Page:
Political Climate with Mark Simon: Health district board member finally finds something he can support: his own benefits

Political Climate with Mark Simon: My ‘hit piece’ now packs a bit more punch

in Featured/Headline/PoliticalClimate

It didn’t take long for Sequoia Healthcare District Director Jack Hickey to go online and complain that yesterday’s Political Climate column was a “hit piece,” which gives you the sense that Hickey’s political career has been something less than rough-and-tumble.

In any event, he’s really not going to like this follow-up column.

When I asked him several days ago how much money he receives from the district for the healthcare benefit extended to directors, he gave me the amount of money he is reimbursed. That added up to about $8,300 over the 16 years he has been on the district board.

It’s a modest amount, but, remember, this is a guy who opposes the very existence of the district, as well as its expenditures.

What he didn’t disclose is the additional $822 a month the district has to pay for his insurance premiums. Over 16 years, that adds up to more than $150,000 of district funds spent on behalf or on Hickey.

Hickey said via email that the information he provided was correct, and that the district is overstating the amount spent on his insurance premiums by calculating the current rate over 16 years. He also said, however, that he has always cost the district less than other directors.

Now, he’s put up two other candidates for the healthcare board – Harland Harrison and Art Kiesel – so he can gain a majority and shut down the district.

This can’t be said too many times – this is a guy who has opposed every expenditure the district makes, including funding for school nurses, health programs for minorities, even funding for the new Magical Playground planned for Redwood City.

So, it’s of note that he doesn’t object to the district spending money on him for his healthcare.

No doubt, he’s entitled to it, as are other board members. And he accepts the benefit, as do other board members, a fact that seems to bother him a lot, based on the flood of comments he posted following yesterday’s column.

In that morass of comments, he noted that he proposed doing away with the benefit, and was overruled by the other four board members.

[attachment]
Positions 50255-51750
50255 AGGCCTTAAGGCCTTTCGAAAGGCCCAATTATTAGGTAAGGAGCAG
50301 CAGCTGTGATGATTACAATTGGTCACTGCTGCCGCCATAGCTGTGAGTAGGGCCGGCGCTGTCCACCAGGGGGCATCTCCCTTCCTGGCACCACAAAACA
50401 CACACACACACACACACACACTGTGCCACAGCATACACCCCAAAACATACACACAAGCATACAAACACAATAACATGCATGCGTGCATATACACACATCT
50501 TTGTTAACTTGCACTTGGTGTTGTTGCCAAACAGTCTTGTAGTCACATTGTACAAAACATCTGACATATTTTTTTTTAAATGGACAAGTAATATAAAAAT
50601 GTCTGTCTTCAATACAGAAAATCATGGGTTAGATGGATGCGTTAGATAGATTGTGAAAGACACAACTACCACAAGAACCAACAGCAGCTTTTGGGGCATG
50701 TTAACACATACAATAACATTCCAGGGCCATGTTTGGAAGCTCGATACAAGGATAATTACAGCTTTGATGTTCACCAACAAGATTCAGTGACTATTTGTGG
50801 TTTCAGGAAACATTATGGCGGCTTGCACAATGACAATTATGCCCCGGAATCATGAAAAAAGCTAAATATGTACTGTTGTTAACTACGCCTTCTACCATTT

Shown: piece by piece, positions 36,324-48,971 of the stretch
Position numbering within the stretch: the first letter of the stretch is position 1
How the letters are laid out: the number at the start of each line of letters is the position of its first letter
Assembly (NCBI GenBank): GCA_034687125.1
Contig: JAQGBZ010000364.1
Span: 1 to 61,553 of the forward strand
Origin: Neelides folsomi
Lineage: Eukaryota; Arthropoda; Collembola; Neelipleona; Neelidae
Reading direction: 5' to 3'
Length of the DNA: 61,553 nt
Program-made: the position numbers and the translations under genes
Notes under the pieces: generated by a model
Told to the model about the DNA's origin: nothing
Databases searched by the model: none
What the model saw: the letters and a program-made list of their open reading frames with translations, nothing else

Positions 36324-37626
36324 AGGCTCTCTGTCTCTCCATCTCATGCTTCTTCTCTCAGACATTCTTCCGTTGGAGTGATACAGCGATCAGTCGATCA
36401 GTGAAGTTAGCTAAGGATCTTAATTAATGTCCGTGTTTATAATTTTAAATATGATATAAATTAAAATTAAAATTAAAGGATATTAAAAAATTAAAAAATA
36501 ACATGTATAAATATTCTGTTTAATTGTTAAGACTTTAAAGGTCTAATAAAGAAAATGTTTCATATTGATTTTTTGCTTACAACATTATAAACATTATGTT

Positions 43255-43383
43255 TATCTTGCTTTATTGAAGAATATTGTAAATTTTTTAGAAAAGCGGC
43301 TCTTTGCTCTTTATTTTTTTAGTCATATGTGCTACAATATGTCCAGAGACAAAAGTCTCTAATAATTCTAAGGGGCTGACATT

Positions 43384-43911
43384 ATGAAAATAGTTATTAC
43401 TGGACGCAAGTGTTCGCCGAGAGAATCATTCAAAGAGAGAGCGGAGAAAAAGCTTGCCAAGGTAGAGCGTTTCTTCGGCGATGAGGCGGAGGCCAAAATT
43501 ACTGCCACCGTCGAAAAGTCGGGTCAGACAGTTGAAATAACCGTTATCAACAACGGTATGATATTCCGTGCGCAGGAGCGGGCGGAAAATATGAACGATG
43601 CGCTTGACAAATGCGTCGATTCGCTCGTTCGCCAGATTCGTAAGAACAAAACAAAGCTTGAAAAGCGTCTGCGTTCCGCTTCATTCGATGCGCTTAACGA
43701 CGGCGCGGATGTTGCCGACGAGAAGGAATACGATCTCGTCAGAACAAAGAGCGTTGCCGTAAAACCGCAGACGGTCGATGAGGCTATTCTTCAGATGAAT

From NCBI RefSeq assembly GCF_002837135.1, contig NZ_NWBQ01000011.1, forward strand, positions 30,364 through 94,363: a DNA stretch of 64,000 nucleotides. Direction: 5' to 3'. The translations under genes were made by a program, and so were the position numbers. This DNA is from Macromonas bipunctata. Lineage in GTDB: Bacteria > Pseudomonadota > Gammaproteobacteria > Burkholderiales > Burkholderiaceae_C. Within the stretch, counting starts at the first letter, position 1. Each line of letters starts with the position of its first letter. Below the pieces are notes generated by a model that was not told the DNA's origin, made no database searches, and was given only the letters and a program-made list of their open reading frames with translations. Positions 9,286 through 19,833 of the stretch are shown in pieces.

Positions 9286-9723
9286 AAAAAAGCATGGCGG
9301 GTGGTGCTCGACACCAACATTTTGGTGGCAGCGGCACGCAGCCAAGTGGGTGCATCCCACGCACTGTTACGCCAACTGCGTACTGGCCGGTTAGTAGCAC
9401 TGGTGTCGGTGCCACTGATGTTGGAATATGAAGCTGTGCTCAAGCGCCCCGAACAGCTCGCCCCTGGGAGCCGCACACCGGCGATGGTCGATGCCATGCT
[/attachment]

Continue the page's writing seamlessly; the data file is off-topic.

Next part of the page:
His opposition to it hasn’t stopped him from accepting it.

Apparently, it is a blissful campaign for Harrison and Kiesel, neither of whom has been to a district board meeting or sought further information on the district from its staff.

I believe we call this being unencumbered by information. They are not interested in serving the district, only in dismantling it.

ON HE GOES: As clarion calls go, Hickey has been sounding the same note – get rid of the district – for 16 years and he’s not an inch closer than he was when he started this effort in 2002.

The only reason he isn’t looking to shut down other organizations or even governments is that he couldn’t get elected to any other office, despite more than three decades of trying.

The record is clear: Voters don’t agree with his demand to close down the district. He has made that case for 16 years, has tried to manipulate the electoral process to his end and more than once run a slate of candidates. Recently, he ran for another district seat, while still holding his current one.

He contended that campaign was a referendum on public support for the continuation of the district. He lost, but he refuses to accept that the voters don’t agree with him.

His contention is that the district should not be spending tax dollars on healthcare programs, now that it no longer runs a hospital, the purpose for which the district was originally founded.

But whether he likes it or not, the district spends meaningful money on essential programs run by some of the Peninsula’s most respected nonprofit organizations.

Decide for yourself whether this is a waste of money. You can see a list of the organizations that received grants at the district website by clicking here.

THE END IS NEAR: This campaign is going to end, finally.

And On Election Night, you’ll want to turn to Peninsula TV for all the election results.

Assemblyman Kevin Mullin and I will be co-hosting live coverage of the 2018 campaign on Peninsula TV. We will be the only media outlet to cover all the local San Mateo County and Peninsula races in detail, including analysis, voting results and interviews with candidates and other community leaders. We will be joined throughout the evening by Menlo College Political Science Professor Melissa Michelson as our resident expert/analyst.

We go on the air at 8 p.m.

Watch us on Comcast Channel 26, or livestreaming at pentv.tv.

Contact Mark Simon at mark.simon24@yahoo.com.

*The opinions expressed in this column are the author’s own and do not necessarily reflect the views of Climate Online.